After a night of one-hour waits for ambulances, union goes public with concerns
B.C. Ambulance Service says high-priority calls were still 10 minutes or less
After a night of un-staffed ambulances and 911 call response times of up to an hour in Metro Vancouver on Friday, Feb. 19, the ambulance union went public, calling on the BC Ambulance Service to do better.
It was the urban area that hit a breaking point, but Ambulance Paramedics of British Columbia president Troy Clifford said the system is strained across the province, especially in the Kootenays and northern B.C.
The first five to 10 minutes in a medical emergency are critical for the best chance of positive outcomes, Clifford said.
BC Emergency Health Services which runs the ambulance and dispatch system in B.C. said in an emailed statement that staffing levels are stable overall, with the Friday night delays caused by a combination of higher than average calls that night, general increased calls relating to the opioid crisis and COVID-19, and some paramedics booking time off that night.
The ambulance service said the only calls with a one-hour wait time were less critical calls, but that life-threatening symptoms were still prioritized.
“Our median response time for these most critical “purple” and “red” calls in Vancouver and area on Friday was 10:03 and 9:14 minutes respectively,” COO Darlene MacKinnon said.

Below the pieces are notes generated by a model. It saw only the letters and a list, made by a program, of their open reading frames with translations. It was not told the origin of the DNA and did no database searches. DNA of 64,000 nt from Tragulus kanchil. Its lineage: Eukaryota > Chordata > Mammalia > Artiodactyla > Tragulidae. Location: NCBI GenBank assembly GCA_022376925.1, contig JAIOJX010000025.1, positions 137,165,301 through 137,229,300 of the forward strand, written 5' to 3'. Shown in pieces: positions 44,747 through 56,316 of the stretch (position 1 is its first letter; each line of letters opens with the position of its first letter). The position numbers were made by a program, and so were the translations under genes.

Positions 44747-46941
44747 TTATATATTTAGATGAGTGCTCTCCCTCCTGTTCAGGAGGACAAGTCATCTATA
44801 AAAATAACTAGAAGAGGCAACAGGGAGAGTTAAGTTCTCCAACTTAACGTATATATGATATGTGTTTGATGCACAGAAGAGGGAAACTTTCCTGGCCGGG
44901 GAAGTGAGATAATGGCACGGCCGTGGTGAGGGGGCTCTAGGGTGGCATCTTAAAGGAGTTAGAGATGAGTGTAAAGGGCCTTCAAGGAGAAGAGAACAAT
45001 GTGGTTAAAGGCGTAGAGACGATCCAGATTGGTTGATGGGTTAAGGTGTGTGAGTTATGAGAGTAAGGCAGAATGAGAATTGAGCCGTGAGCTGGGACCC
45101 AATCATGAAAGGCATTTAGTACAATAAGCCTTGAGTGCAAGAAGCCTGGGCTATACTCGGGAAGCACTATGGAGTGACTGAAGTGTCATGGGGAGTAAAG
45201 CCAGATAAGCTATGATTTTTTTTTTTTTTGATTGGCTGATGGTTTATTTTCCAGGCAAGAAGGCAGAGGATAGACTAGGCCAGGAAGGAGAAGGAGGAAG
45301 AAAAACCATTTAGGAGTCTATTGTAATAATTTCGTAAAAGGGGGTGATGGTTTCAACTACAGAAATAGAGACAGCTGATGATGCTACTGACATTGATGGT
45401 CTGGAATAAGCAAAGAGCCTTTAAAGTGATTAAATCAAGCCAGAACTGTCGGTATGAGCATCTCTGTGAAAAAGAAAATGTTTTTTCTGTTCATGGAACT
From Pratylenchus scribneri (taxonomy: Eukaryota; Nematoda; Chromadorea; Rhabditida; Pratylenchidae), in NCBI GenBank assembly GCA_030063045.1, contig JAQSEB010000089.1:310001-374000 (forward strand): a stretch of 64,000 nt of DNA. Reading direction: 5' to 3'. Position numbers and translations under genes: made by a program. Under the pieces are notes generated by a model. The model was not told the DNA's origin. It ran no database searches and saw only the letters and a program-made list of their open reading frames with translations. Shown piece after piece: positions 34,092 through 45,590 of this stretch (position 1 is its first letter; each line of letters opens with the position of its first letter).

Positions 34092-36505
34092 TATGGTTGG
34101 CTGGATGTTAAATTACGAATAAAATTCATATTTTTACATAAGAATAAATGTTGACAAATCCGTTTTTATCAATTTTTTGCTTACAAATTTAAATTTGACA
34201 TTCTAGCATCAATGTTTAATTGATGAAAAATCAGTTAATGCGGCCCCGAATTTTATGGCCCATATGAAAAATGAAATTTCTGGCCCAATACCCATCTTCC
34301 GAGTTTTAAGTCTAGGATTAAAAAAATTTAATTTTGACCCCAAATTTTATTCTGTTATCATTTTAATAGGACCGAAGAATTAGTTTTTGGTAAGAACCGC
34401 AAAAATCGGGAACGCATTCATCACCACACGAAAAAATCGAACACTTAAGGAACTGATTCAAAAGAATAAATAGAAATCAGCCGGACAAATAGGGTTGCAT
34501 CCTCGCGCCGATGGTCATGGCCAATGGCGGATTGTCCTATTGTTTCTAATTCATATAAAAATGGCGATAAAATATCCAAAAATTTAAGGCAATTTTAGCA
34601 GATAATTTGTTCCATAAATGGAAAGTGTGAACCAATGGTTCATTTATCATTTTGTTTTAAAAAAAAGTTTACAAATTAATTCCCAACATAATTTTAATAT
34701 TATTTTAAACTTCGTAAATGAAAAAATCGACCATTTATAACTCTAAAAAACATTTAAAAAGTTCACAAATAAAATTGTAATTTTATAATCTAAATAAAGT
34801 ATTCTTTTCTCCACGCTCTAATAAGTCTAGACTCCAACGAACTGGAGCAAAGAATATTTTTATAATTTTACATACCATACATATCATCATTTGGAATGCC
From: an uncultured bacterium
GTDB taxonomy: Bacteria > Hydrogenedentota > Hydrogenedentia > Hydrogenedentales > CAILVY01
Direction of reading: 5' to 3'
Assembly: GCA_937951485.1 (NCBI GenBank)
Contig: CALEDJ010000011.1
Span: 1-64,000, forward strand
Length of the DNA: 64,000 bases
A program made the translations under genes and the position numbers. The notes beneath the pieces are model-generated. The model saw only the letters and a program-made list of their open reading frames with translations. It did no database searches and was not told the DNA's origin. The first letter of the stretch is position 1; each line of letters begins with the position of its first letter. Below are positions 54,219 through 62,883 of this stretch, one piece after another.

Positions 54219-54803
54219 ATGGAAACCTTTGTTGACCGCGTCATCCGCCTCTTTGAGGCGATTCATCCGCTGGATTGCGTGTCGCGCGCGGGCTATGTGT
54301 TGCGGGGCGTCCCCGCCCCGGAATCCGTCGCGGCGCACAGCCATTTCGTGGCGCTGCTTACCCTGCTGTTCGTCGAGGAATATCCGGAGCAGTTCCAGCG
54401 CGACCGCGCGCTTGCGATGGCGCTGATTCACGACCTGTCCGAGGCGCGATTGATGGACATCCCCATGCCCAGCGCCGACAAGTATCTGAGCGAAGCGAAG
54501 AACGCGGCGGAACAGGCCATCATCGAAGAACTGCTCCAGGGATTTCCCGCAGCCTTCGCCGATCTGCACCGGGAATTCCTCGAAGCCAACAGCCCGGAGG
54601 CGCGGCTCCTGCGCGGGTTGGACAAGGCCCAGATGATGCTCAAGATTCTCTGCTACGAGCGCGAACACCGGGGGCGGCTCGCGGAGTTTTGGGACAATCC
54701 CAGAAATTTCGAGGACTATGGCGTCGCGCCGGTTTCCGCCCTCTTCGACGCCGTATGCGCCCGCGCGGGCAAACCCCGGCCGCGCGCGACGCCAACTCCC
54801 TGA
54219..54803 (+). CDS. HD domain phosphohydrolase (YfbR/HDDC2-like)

Clifford points at the BC Ambulance Service, saying they wait until a vacancy exists before posting the job, leading to delays in filling positions.
“Those are capacity issues, those are system issues that should not be holding up getting care to people.”
Hiring delays coupled with what Clifford says is a non-existent recruitment and retention strategy have culminated in February being the worst month yet for staffing shortages.
About three-quarters of the province is served by on-call paramedics who earn $2/hr when they’re on call, $15/hr on standby, and only get their full paramedic pay when they’re on an actual ambulance call.
On average, new paramedics put in four to five years as an on-call, part-time employee before getting a chance at a full-time job. For many, it’s unsustainable. In smaller regions, where new recruits often end up, the call volume is low to the point that they don’t make a living wage.
“We haven’t done a very good job of enticing people because we don’t have a lot to offer them in this model we have,” Clifford said.